So thank God for hillbillies!

Hour of the Hawkjoycehowe.com

 

 

 

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The Immense Heart and Mr Death

rumi quoteBlake turned 80, the first one in the family to do so, so Rob, who was visiting from Brussels and Georgia threw a small dinner party. The food was amazing – baked breaded shrimp with mango and chutney, salmon Provençal en croute, lobster ravioli, champagne – rose, for a change- lots of white wine and chocolate cake.  It was a laugh fest from beginning to end. Blake, an only child and war refugee, found himself teased by my siblings and knew he was family.

Then we said goodbye.

Rob, who was going home the next day, followed Blake and I out the door in his sock feet, despite the cold. He gave me a last hug and turned away. He might as well have spoken out loud. I heard his thought. We might not meet again.

For a while, his fear was based on the fact that I am 11 years older and had had cancer twice. Now that I have been cancer free for 13 years, he himself has melanoma. His doctor was not happy that he postponed treatment of an excised patch to come to see us. Meanwhile Blake is perking alone nicely with the latest prostate cancer drugs, free as it turns out, part of a study. He had just returned from a Caribbean cruise and was happier than he had ever been.

Grandpa Munn routinely bade us goodbye by declaring mournfully that he would probably be gone by the time we made the long trip back. Eventually, many years later, this turned out to be true.

My mother died after a 7-year bout with ovarian cancer, a few years afterwards. She had been horribly ill and deserved a break from it and her psychotic husband. I expected her spirit would show up in my house the way my other dead people did, even my father-in-law. When she didn’t do so, I fell into a deep depression and suffered what I call an existential breakdown, complete with hospitalization. I recovered, but for many years, I saw death as the grim reaper and my advancing age as his harbinger. Either there was no life after death or my mother didn’t love me.

This fear was so great that I tended to drop friendships with older people. Unfortunately, my son, Daniel, seems to have caught it. The older people he has dropped are his father, Blake, and me.

Eventually, after Blake and I divorced, I had a run-in with suicidal ideation. It wasn’t really about death, just a deep desire to stop hurting. A momentary vision of the future where I would be needed, the Suicide Help Line and the Salvation Army pulled me through.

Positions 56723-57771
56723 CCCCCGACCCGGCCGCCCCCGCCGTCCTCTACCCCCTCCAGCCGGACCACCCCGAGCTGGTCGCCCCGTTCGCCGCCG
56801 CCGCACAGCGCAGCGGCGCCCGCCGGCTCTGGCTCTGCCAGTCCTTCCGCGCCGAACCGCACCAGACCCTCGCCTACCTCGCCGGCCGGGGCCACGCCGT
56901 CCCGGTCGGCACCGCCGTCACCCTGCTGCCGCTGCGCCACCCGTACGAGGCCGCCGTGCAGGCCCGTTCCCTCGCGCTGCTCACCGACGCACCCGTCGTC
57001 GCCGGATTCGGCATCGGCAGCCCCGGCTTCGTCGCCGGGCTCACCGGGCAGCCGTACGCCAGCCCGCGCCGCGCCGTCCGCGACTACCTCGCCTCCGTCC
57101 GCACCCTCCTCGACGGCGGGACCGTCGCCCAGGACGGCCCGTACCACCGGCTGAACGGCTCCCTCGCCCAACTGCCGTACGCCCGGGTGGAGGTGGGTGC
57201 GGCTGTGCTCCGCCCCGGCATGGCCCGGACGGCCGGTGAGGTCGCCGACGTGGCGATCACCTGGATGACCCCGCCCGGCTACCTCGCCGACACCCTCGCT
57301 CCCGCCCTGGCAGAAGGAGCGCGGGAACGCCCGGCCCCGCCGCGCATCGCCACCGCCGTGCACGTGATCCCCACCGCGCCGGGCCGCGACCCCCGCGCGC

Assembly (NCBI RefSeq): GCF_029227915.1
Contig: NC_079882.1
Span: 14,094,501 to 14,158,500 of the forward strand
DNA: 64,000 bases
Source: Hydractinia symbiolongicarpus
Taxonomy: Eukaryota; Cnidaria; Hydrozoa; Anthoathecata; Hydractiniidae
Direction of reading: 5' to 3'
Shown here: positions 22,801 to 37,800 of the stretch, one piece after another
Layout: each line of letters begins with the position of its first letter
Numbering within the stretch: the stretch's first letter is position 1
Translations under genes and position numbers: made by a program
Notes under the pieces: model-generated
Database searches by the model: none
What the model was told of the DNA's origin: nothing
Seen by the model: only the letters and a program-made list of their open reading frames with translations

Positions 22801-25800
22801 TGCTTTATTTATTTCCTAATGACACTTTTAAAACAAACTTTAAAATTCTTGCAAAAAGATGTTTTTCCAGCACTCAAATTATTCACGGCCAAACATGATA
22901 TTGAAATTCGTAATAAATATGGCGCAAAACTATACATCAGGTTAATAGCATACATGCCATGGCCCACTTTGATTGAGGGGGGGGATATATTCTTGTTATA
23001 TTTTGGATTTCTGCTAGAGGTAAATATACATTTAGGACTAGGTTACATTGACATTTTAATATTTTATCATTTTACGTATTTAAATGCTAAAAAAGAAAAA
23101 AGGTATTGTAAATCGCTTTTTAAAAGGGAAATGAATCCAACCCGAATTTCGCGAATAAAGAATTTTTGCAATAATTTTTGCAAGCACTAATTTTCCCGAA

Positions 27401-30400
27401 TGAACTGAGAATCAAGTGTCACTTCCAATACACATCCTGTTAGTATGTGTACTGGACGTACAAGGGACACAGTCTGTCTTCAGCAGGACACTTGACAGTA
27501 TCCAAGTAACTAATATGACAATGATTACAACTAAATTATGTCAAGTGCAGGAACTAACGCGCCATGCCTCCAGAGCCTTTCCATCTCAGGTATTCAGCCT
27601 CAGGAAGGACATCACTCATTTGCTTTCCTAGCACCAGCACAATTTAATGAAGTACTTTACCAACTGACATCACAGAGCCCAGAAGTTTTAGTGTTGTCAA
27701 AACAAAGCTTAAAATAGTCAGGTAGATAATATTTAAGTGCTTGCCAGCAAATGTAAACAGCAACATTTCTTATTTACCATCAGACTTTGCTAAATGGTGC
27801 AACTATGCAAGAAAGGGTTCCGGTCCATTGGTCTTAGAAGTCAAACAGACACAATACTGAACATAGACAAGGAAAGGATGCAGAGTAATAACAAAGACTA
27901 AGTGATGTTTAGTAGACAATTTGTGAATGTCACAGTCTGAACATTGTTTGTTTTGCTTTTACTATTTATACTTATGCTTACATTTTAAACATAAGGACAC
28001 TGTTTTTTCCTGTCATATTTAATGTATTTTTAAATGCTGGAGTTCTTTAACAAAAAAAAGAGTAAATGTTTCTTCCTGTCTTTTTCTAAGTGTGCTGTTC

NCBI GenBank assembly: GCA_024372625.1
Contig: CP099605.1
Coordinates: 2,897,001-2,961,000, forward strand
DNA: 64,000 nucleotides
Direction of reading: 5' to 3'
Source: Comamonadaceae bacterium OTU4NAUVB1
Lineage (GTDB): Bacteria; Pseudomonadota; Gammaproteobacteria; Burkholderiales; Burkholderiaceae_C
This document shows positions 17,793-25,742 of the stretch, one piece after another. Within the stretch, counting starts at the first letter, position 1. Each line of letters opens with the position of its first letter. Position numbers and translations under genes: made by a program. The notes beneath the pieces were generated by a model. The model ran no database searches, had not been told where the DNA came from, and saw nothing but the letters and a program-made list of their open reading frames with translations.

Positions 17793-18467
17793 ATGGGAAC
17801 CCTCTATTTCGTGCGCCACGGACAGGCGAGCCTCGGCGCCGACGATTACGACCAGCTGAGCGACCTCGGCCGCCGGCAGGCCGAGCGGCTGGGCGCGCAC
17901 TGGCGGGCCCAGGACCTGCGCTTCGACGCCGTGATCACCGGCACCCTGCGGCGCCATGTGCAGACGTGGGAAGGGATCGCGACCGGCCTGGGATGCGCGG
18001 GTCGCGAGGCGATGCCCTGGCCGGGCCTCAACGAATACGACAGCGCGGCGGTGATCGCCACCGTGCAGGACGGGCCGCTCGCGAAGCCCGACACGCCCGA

Getting cancer settled the question once and for all. I definitely did not want to stop living in my body, no matter what.

This spring, I walked into my daughter’s new home in the Sierra Mountains and clearly heard my mother say, “This is nice.” So she shows up now, 38 years later. What the….?

She hung around, apparently swooping over the pines in the company of her 43 year-old grandson who had just passed on. He seemed to be 3 now, the age at which she first knew him, and quite happy to be flying loop-de-loops with her.

I was going to write this post anyway, but then Rob called me in tears this morning at 5 a.m. He had returned to Brussels to discover that his young friend, Julian, had died of an asthma attack.

I wrote last December about Julian, whom Rob was coaching in life skills, like controlling his temper and wearing his teeth. Julian had been left to institutional care, pretty much abandoned by his parents. He did his wash at Rob’s house, carried up wood for the fireplace, helped decorate the Christmas tree and showed up at awkward times. Rob had taken back a sweat shirt for him with “Toronto Alumna” written on it. My niece’s really but new and we figured Julian wouldn’t get that it was a girl’s. What was he to do with it, Rob asked me.

I am bowled over by how we four siblings, children of an extremely abusive home, all of whom nearly died at one point from that abuse, turned out to be so concerned with the welfare of others. We learn to give what we need, apparently, and Rob was a good “father” to Julian.

I don’t think of passing on in terms of Mr. Death, anymore. (Well, not for the moment anyway. Get me in a hospital room, I may revert.)

At present, it seems more like an approaching holiday, like Christmas feels ten days before, something glorious approaching. A very old priest I knew told me he felt like an excited kid about to start school. The old pictures of heaven are totally irrelevant to me. “Heaven” is just dwelling in love and being without a physical body will mean no opposition by space and time, more opportunity to look after loved ones. Sure growth happens in the body, but we can take our achievement with us.